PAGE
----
Wednesday, October 12, 2005
Day before yesterday Bonnie asked if I’d covered writing a synopsis yet. Um, no. Bonnie, you’re new here, so I’ll forgive you for saying the “S” word. Thing is, I really don’t know how to do them very well. As things turned out, I never had to write a detailed one, so I’d be a poor teacher at it. My last proposal spent most of its pages giving the aura and stating the case for the series (Hidden Faces). I included the premise for the first book, then finished off with something along the lines of, “and exciting stuff will happen.” The next two books in the series got one-liners. The series ended up with a fourth book, but that one wasn’t even proposed, so it got zilch.
Like I said, I’m lousy at synopses. Hope you stick around anyway, Bonnie.
Okay. We’re finally back to branding.
A couple weeks ago at the Zondervan novelists’ retreat, I heard a very interesting presentation on branding given by Z novelist Tom Morrisey. By the way, if you haven’t read Tom’s novels, you should. They’re especially great for men. And anyone who wants to feel adventuresome. He’s written stories about Nascar racing and deep sea diving and all sorts of cool stuff. Please visit his intriguing Web site to read about his books. I’m using this info from his presentation with Tom’s permission. (And no, he didn’t bargain for the plug. He just deserves it.) I should add that Tom is kind of Renaissance guy. Another thing he does is write freelance marketing copy and figure out branding stuff for some American companies you might have heard of. Like Ford.
Yesterday Lynette asked how I envisioned my readers. Great question, as this is exactly what Tom’s presentation was about. Tom started by using Zondervan’s best-loved sentence, “It’s not about you.” (If you don’t get this joke, I’m not going to explain it.) He then used this quote about brand: “Your … brand is the gut response generated in your customers when they see your logo, hear your name or use your product or service.” He used Harley Davidson as an illustration. Harley definitely has brand. And that brand doesn’t come from the metal and engine and parts that make up the machine. The brand comes from the community of people who drive Harleys. So—if brand is about the people who use your product, and not about you—who is your customer? In our case, who is our reader?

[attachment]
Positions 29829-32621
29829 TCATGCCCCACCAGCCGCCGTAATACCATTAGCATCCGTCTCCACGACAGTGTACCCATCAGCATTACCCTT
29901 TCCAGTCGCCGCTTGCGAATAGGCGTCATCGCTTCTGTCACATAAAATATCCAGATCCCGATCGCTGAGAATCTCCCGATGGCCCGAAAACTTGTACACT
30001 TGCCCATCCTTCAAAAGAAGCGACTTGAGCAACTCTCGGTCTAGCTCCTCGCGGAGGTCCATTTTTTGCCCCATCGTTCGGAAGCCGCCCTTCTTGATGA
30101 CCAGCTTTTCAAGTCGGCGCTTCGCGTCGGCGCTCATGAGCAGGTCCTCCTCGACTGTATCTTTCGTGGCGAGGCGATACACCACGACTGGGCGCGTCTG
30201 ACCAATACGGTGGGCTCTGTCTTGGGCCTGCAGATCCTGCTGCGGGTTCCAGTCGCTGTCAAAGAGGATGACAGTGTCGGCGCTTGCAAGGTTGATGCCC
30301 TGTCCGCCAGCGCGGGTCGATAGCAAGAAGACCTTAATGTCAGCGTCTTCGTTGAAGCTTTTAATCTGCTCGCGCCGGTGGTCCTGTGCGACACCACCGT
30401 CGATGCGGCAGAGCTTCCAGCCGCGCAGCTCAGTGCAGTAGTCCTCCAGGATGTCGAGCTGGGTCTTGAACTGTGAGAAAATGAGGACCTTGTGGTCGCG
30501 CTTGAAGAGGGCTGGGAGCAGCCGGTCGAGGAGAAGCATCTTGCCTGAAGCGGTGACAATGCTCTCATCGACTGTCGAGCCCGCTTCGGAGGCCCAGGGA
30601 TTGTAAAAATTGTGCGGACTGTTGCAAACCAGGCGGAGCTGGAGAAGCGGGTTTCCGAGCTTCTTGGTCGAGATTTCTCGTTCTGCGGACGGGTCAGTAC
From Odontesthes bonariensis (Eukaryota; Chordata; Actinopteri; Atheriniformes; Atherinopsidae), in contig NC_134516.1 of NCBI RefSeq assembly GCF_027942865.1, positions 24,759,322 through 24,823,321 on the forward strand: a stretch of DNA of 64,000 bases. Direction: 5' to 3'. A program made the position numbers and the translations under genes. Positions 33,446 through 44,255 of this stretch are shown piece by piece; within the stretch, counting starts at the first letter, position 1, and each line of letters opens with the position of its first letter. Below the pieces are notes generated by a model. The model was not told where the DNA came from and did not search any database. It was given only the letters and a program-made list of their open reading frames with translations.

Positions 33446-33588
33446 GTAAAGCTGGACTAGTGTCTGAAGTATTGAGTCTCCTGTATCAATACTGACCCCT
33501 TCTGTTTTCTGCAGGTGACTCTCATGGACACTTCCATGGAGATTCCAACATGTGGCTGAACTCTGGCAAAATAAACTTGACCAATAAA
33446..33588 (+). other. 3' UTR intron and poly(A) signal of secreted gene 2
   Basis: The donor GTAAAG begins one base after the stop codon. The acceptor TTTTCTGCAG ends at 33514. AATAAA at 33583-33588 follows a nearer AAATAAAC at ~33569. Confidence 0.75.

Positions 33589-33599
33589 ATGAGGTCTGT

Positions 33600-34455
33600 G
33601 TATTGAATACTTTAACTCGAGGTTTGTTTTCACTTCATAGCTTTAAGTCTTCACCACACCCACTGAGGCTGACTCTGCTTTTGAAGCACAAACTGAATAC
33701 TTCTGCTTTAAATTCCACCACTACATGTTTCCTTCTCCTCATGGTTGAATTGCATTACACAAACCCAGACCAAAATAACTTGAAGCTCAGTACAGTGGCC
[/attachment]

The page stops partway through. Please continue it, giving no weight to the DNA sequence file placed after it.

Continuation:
An author’s brand is determined by his/her target reader. A target reader is not the author’s average reader. The target reader is the persona that your reader dreams of being as he/she reads your work. The aggregate of these dreams is your image brand.
Harley example again. Many Harley owners look like the mild one during the week. Then they shed that image on the weekend for the wild one image and mount their Harleys for a road trip. The Harley image comes from these weekend personas.
What do your readers “look like” on the weekend?
Tom then had us “create the character” of our readers. Remember, these target readers (the readers we’re writing for) are the dreamed personas—what our readers want to be, or envision themselves to be as they read our books. Tom handed out questionnaires that we had to fill out about our target readers. They included questions like: favorite thing to do on a weekend (other than read our books!), music listened to, who influenced the reader most, favorite actor, who would reader turn to for help in making a decision (other than God), what kind of clothes the reader wears, what kind of watch, what’s in his/her living room, whose photo is on the desk, where does he/she live, where does he/she get away to? Then the open-ended question: what else do you know about your reader?
From these aggregate answers, we were to come up with the one-word value for our brand. For example, Harley’s value is: Freedom. Fits, doesn't it. You think of the open road, wind in the driver's hair, power to let loose, etc.
Finally, we were to come up with a few words or a phrase that describes our community of readers.
Interesting, huh. I'll stop here for the day. Whatdya think?
Read Part 4